Rounding out the core cast is Kit Harington as a character called Dane Whitman who — in the comics — ends up as beloved comic character the Black Knight. He has a history with Sersi that will bring him into confrontation with his former Game of Thrones sibling Richard Madden.
“I don't know that we'd be good filmmakers if we didn't reunite the Stark brothers!” jokes Moore.
Wrangling this massive cast is Chloé Zhao, whose previous film Nomadland had yet to become an awards juggernaut when we visited the set. Despite having won acclaim with The Rider, she seemed a bold choice for a behemothic Marvel movie at the time.
“She doesn't seem to be the kind of filmmaker who necessarily wants to tackle this giant visual effects blockbuster,” conceded Moore. “But a couple of things we learned when we met her [changed that]. One: she grew up reading Manga, she grew up in Beijing, China, so comic book storytelling is in her blood.
“Two: she's a huge MCU fan. She's seen [the] movies countless times, she loves them, she loves Captain America especially, and she blew us away with her infectious energy.”
“In talking to her early on, we realized this was a true storyteller, a writer, director, who did have a very strong vision of what the movie could be. And it's been proven true. She's been writing on the script every day, she's great with actors, she pushed us, I think, as a filmmaker to make Eternals feel aesthetically different than any other Marvel movie.
"She likes to shoot a lot of natural locations and natural light, so this film, actually, of any Marvel films, has shot outside exteriors more than anything else. And I think it's lent it a look that's unlike anything we've ever done.”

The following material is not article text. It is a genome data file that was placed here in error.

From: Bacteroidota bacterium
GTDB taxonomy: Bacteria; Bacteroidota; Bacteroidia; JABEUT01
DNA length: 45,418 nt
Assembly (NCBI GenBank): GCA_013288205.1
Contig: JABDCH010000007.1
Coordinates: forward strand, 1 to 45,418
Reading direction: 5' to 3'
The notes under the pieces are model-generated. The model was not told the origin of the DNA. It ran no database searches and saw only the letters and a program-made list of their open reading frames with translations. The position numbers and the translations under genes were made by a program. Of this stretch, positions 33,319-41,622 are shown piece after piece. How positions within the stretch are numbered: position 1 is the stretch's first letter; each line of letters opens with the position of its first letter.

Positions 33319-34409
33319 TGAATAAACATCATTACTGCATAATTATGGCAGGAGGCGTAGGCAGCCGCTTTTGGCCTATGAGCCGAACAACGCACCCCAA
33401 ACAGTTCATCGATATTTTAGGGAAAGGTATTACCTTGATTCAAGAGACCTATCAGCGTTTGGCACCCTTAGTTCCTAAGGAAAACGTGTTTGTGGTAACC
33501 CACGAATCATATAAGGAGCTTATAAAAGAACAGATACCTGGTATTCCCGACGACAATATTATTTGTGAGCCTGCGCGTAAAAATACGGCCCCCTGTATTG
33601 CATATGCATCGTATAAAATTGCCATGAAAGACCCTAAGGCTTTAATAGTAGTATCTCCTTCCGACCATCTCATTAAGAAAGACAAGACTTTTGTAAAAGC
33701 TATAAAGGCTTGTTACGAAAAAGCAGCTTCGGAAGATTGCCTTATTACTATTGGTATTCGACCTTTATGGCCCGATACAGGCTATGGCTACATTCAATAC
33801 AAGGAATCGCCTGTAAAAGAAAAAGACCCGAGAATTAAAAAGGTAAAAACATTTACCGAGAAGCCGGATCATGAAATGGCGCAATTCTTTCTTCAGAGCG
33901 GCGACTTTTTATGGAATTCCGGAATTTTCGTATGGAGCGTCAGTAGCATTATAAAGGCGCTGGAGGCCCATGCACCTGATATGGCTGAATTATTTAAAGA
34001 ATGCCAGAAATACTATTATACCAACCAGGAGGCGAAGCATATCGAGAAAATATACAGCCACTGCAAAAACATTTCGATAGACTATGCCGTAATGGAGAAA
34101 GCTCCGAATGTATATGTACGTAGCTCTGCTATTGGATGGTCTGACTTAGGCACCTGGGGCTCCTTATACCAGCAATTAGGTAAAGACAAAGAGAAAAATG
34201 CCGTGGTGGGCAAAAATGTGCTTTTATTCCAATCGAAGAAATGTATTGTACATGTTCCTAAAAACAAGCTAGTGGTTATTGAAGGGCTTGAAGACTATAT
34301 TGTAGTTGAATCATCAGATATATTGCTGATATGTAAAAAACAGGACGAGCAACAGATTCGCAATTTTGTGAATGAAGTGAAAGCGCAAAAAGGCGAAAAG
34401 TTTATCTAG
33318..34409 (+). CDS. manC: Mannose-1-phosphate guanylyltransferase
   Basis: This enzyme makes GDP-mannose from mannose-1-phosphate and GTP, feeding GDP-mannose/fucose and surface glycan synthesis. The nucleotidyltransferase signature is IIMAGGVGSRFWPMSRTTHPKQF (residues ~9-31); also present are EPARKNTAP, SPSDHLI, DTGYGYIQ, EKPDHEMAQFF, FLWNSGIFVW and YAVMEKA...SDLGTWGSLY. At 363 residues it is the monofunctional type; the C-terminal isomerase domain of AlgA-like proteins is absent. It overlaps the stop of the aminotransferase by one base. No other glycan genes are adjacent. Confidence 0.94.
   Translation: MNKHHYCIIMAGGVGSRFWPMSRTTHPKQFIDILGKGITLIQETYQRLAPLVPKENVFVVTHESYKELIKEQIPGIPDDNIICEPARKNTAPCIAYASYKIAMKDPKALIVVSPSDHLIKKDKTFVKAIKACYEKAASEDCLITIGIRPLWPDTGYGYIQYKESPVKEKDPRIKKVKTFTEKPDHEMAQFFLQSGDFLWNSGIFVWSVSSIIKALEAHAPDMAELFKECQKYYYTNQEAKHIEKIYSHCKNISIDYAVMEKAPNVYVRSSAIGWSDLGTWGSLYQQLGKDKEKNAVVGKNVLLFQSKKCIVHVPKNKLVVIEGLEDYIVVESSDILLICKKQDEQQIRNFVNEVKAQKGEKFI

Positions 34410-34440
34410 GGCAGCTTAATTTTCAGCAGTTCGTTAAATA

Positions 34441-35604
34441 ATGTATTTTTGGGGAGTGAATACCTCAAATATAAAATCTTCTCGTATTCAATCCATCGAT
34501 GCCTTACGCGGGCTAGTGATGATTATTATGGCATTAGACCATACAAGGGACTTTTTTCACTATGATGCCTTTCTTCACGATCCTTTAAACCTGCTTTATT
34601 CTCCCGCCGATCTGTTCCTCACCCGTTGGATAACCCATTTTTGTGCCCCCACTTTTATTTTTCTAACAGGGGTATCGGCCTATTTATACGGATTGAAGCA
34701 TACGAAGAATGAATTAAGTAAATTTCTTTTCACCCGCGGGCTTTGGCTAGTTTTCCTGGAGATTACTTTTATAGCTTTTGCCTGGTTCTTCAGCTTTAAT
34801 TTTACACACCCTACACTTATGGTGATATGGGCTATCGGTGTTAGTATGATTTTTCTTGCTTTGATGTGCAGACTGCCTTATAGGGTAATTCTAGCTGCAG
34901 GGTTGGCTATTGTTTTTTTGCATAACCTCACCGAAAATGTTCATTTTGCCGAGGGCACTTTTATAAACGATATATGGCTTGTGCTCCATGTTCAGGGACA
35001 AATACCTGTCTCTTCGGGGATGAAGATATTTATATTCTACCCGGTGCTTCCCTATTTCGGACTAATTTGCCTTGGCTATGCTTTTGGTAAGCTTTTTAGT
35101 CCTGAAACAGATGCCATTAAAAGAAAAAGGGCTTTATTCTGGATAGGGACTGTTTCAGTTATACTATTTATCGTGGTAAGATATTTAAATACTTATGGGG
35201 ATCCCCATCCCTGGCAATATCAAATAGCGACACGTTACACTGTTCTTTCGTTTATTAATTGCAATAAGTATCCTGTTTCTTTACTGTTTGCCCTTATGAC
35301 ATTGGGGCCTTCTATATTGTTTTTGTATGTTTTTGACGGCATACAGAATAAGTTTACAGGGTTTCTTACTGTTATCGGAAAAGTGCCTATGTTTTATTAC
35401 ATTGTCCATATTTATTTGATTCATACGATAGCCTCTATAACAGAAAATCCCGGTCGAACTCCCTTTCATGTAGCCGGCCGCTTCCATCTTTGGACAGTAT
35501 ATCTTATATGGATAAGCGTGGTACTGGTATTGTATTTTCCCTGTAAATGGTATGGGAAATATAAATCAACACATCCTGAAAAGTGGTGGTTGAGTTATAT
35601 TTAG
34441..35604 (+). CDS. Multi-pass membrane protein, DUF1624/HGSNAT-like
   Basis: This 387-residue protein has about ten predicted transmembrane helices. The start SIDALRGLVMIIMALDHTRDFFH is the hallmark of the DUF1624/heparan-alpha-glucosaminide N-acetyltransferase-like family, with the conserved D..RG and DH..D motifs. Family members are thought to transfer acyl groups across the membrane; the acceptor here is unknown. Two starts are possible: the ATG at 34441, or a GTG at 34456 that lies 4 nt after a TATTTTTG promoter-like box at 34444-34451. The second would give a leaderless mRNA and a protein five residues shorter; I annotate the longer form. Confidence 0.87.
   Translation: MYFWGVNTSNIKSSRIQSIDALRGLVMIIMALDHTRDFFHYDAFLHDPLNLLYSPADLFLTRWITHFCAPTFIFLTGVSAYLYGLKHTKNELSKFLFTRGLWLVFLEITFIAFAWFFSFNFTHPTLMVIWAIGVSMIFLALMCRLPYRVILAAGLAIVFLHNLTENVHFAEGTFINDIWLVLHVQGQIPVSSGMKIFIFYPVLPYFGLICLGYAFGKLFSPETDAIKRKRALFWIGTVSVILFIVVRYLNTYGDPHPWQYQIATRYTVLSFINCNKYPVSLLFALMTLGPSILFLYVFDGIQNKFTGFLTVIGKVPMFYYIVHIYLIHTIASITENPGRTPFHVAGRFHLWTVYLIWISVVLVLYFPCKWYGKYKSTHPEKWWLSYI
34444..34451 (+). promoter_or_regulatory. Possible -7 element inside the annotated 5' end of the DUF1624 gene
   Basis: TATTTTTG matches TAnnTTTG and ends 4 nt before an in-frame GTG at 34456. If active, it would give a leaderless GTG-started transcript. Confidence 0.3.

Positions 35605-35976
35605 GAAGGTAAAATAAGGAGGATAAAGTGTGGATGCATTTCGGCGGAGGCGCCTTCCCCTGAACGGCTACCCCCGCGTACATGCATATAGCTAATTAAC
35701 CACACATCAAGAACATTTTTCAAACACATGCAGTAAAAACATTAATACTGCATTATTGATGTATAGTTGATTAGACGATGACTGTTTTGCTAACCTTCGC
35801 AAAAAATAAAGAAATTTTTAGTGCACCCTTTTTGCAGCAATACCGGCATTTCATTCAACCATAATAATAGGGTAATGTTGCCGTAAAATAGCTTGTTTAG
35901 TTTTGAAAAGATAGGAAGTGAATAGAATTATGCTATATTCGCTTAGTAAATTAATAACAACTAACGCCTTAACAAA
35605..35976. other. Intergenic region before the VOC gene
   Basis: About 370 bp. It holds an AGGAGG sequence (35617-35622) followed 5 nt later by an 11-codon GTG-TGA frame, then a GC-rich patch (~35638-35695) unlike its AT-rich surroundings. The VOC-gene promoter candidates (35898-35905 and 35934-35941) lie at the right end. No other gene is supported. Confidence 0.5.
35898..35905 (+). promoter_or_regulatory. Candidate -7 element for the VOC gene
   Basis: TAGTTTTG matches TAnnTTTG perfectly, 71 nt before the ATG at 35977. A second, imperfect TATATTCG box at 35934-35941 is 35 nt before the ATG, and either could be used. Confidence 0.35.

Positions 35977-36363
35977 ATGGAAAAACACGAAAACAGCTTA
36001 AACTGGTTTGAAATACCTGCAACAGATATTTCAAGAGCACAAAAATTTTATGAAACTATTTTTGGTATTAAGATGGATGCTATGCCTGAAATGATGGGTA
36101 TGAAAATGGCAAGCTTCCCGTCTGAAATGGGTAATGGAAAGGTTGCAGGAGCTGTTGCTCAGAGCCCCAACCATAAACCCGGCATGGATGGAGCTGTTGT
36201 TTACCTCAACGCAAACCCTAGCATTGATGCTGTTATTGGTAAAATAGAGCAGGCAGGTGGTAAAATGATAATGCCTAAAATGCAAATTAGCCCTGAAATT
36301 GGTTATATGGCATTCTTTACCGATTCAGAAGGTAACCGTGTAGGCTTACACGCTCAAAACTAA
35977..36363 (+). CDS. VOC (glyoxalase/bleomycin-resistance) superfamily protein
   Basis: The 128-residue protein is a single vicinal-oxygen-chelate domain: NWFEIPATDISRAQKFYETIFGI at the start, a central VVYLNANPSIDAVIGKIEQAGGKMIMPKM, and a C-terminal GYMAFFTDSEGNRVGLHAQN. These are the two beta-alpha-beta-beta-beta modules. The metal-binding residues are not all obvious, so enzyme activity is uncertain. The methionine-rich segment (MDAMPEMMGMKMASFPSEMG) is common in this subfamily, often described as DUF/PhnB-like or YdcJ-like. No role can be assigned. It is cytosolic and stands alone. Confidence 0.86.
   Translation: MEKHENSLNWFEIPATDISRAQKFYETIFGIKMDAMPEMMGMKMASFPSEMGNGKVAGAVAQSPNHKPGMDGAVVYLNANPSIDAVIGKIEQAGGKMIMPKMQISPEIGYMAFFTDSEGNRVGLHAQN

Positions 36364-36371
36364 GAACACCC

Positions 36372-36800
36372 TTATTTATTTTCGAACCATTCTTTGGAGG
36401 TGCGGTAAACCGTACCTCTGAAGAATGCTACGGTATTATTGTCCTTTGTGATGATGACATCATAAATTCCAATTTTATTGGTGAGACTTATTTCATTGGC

Trailers for the film back this claim up. The footage shows a naturalistic lighting and color design unlike any other MCU film, despite the multi-colored costumes of the 10 main heroes.
“[Chloe Zhao’s] done very naturalistic, very kind of new look lighting,” production designer Eve Stewart told us as we toured the Domo, the Eternals monolithic spaceship.
“She hasn't done the traditional cinematic Marvel route. It’s very bluey, daylighty. Quite harsh but really good looking.”
Echoing this naturalistic approach of the director was Frances Hannon, hair and makeup designer: "Chloé's brief was everybody had to be natural. She didn't want a superhero look. She wanted them to be accessible to every age. And everybody and nobody to feel that they could never look like that or be like that.”
Another way Eternals differs to previous MCU movies is the sheer diversity of its cast. The franchise has made great strides forward with Black Panther and Shang-Chi, but Eternals goes even further. Beyond the ethnic, gender, and age diversity among the cast, Lauren Ridloff’s Makkari is the MCU’s first deaf character, and Brian Tyree Henry’s Phastos is openly gay and has a husband.
“It's beautiful because it's such a really diverse cast,” said Salma Hayek. “And I think in a way, when you are used to being the diverse part of something, then it's something that unifies you so it looks… We're all very different, but at the same time, we were all the same, because we're used to being the diverse part of everything.”
“I think as filmmakers, we want our audience reflected on the screen” added Moore. “And I think the great thing about Eternals is, it's just part of the narrative without having to talk about it, that Eternals were to some degree selected for this mission partially because they could integrate into an Earth that does have a sprawling identity and a very easy way because they do look like not everybody, but there is a nice cross-section there.
“So we want it to feel both like a natural extension of the storytelling, but also just a way for audience members and kids especially, to see themselves on screen maybe for the first time.”
Eternals opens in theaters Nov. 5.
Watch the trailer: